Virginia Republicans are warning that prospects for winning a state that has been in the GOP column in every presidential election since 1964 could be in jeopardy. With treating the Old Dominion like a battleground state and reliable polls showing a margin-of-error race there, some are cautioning that McCain is making a critical mistake by allowing the Democratic nominee to outpace him in terms of visits and resources committed.
The two best indicators of which states the campaigns are serious about - time and money - tell the story.
Since wrapping up the Democratic nomination in June, Obama, his wife, Michelle, and his running matehave visited the commonwealth a combined 12 times. The candidate himself was in the Tidewater city of Newport News Saturday.
Obama is also plowing millions into Virginia, blanketing the airwaves with TV and radio ads, filling up mailboxes with leaflets and, along with the state party, operating 49 campaign offices.
Together, McCain and his running mate,, have held just one campaign event in Virginia. And the campaign has taken its ads off the pricey Washington, D.C. network affiliates that reach into the entire swath of the Northern Virginia, the commonwealth's most populous region.
"I think [McCain] needs to get here," said Rep. Tom Davis, a longtime member of Congress who represents a Northern Virginia district. "I think they've got to pay more attention."
Davis predicted McCain would ultimately take Virginia because he has appeal to the center-right independents that usually swing statewide races and because Obama is less moderate than such successful Democratic figures as former Gov. Mark Warner and Sen. James Webb.
"Obama is not a Virginia Democrat," Davis said.
But the former National Republican Congressional Committee chair, who is retiring this year, said because of the party's troubled brand and Obama's effort to increase African-American turnout, the Virginia race now stands even.
"The economy hurts us across the board and Obama is really running hard and putting more resources here than McCain - he's got the money."
Asked if he thought McCain was taking the state seriously enough, Davis paused before saying: "I think they're going to."
"It's very, very tight," agreed former governor and Senator George Allen. "Obviously Democrats have spent a lot of time here."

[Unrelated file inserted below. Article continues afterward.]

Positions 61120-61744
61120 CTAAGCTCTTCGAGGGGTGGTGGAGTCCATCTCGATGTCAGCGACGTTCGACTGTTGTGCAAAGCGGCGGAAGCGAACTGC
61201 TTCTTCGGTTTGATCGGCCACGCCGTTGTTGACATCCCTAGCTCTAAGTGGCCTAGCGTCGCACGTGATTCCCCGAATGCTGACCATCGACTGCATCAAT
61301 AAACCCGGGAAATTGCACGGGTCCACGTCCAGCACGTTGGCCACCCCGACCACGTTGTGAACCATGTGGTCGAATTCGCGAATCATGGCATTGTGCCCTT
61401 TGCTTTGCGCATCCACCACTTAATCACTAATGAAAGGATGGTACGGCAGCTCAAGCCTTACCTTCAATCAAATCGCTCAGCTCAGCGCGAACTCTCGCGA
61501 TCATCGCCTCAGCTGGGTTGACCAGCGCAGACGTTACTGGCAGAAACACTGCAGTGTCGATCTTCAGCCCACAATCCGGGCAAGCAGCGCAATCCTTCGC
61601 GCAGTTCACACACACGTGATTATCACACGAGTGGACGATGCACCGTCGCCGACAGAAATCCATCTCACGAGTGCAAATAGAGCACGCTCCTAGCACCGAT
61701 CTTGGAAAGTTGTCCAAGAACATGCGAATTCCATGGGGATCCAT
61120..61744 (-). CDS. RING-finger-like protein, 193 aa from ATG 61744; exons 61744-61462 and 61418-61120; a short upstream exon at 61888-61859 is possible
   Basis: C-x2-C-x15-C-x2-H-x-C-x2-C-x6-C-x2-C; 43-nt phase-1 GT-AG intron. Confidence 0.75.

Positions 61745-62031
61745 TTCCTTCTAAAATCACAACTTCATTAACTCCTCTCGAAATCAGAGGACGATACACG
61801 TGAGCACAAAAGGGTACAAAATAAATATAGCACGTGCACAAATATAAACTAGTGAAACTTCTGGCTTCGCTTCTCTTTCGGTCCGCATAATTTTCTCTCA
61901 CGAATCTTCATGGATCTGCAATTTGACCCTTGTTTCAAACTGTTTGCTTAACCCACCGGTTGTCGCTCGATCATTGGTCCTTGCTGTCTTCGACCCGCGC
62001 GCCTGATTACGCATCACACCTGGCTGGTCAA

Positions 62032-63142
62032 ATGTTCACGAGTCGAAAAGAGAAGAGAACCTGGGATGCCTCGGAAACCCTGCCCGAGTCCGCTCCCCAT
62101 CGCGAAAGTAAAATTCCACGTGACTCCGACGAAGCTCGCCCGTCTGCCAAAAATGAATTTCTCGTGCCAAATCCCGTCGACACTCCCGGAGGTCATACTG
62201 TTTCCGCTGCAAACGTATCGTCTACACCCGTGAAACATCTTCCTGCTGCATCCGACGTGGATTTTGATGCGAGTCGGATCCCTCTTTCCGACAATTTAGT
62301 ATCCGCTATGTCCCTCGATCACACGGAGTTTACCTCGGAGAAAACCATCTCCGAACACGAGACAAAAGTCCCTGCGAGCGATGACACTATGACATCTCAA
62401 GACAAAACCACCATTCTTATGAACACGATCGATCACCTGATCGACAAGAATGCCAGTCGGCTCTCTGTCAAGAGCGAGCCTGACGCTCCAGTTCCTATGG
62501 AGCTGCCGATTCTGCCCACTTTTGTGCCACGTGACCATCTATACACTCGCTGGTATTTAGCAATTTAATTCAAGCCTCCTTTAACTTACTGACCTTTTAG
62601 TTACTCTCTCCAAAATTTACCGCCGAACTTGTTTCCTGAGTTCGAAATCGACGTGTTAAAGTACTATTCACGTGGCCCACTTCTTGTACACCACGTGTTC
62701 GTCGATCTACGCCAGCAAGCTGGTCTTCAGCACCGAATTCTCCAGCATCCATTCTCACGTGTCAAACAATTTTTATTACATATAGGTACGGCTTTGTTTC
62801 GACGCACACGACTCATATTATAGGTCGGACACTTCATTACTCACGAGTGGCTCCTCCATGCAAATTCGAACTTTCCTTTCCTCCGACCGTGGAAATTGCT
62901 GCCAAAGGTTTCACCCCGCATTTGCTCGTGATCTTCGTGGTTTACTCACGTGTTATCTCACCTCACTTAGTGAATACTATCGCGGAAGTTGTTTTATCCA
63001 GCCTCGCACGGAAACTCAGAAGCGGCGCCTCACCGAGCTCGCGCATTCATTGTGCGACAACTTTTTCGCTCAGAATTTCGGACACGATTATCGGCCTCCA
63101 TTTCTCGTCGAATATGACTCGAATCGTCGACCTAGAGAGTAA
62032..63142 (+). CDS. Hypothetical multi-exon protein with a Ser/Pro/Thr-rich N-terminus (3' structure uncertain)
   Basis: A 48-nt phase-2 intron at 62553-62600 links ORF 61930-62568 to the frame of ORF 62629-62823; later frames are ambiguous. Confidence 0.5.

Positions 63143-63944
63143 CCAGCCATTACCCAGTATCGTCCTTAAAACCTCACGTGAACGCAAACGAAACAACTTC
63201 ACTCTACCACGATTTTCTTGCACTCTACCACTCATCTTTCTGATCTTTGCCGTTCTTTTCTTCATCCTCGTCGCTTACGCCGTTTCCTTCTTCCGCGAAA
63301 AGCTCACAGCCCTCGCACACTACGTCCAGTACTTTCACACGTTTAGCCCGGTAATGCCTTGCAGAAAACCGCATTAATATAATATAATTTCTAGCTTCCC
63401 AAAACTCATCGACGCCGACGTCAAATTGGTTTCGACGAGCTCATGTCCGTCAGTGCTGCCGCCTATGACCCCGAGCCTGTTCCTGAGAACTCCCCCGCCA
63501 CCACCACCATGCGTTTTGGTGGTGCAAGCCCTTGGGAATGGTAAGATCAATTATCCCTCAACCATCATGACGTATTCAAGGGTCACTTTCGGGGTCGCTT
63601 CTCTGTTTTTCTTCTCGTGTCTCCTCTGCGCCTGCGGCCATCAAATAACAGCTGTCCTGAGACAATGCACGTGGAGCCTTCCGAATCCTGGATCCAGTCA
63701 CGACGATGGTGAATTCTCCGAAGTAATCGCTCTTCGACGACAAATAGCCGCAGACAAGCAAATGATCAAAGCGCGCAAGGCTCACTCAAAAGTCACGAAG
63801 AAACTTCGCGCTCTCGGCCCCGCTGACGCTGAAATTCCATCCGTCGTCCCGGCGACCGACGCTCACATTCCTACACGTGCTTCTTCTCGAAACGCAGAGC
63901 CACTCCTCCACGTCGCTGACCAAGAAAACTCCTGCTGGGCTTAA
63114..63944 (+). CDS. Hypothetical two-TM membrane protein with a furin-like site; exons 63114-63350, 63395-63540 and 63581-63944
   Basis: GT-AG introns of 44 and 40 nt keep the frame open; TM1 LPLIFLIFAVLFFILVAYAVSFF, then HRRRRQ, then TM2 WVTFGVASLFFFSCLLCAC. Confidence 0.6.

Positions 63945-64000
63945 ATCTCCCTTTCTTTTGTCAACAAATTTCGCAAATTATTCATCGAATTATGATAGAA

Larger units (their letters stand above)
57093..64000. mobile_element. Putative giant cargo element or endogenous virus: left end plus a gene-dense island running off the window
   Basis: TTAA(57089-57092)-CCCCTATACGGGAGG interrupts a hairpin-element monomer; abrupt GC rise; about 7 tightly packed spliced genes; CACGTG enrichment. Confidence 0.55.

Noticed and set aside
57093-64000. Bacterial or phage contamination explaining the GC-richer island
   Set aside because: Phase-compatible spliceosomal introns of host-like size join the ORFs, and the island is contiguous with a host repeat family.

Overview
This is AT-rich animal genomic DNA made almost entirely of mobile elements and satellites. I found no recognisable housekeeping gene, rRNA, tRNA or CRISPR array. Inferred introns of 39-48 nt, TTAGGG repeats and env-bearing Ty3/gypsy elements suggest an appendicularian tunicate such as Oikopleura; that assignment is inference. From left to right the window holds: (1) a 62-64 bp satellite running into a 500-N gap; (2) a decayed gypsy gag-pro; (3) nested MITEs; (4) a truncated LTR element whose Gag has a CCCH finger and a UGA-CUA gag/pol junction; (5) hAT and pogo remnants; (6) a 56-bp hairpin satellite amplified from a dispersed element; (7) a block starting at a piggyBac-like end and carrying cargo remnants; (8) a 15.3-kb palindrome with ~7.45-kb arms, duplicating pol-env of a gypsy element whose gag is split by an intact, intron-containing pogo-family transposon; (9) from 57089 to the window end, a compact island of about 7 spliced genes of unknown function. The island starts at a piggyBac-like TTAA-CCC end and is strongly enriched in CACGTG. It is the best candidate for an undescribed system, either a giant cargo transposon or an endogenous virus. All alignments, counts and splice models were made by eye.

"We are a true battleground state," Allen said twice.
Rep. Eric Cantor, a Richmond-area Republican and member of the House GOP leadership who won some veep chatter this summer, agreed that Virginia would be tight.
"I think it is very competitive," Cantor said.
Asked if McCain needed to return, he was judicious: "It's up to them to allocate his time. We're going to do everything we can for him."
But discussing the boost Sarah Palin had given to the party's grassroots, Cantor offered a standing invitation without being asked: "Anytime they want to send Gov. Palin in, we'll welcome her with open arms."
Longtime Virginia operatives are more outspoken, grumbling that McCain is now having to play catch up.
"He didn't take threat seriously soon enough," said one Richmond-based GOP strategist in the state, noting that McCain had the nomination wrapped up in early March but didn't have staff or infrastructure in Virginia until July. "One public visit since securing the nomination and I can't tell you one significant surrogate who has come."
It's puzzling because McCain's campaign is based in Arlington, Va., and the senator lives there when he's at his headquarters or across the river in his Senate office. Yet whenever he's back in the area he never ventures beyond the office and condo-filled Crystal City neighborhood to more politically competitive communities nearby where he could get extensive local media coverage by just dropping by a diner.
"He, not she, needs to return to northern Virginia," said a veteran GOP operative from the region about the GOP ticket. "That's where he needs to perform, and where he can. He can get a lot of Mark Warner voters, but he needs to show the ticket-splitting centrists in voter-rich Fairfax and Loudoun [counties] some love and understanding."
McCain's top aide for the mid-Atlantic region, Trey Walker, held a conference call for party leaders on Friday and was pressed as to why McCain and Palin hadn't been back to Virginia since their joint visit to Fairfax City last month.
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"One of the hardest things we have to do is getting more folks to take a national view," Walker told Politico, when told about concerns that the campaign wasn't devoting enough attention to Virginia.
"It's real simple - we're pushing Obama in Pennsylvania and they're pushing us in Virginia. We are engaged in a game of electoral chicken right now and we'll see who blinks first."
When it comes to Virginia, McCain and the GOP appear to be blinking.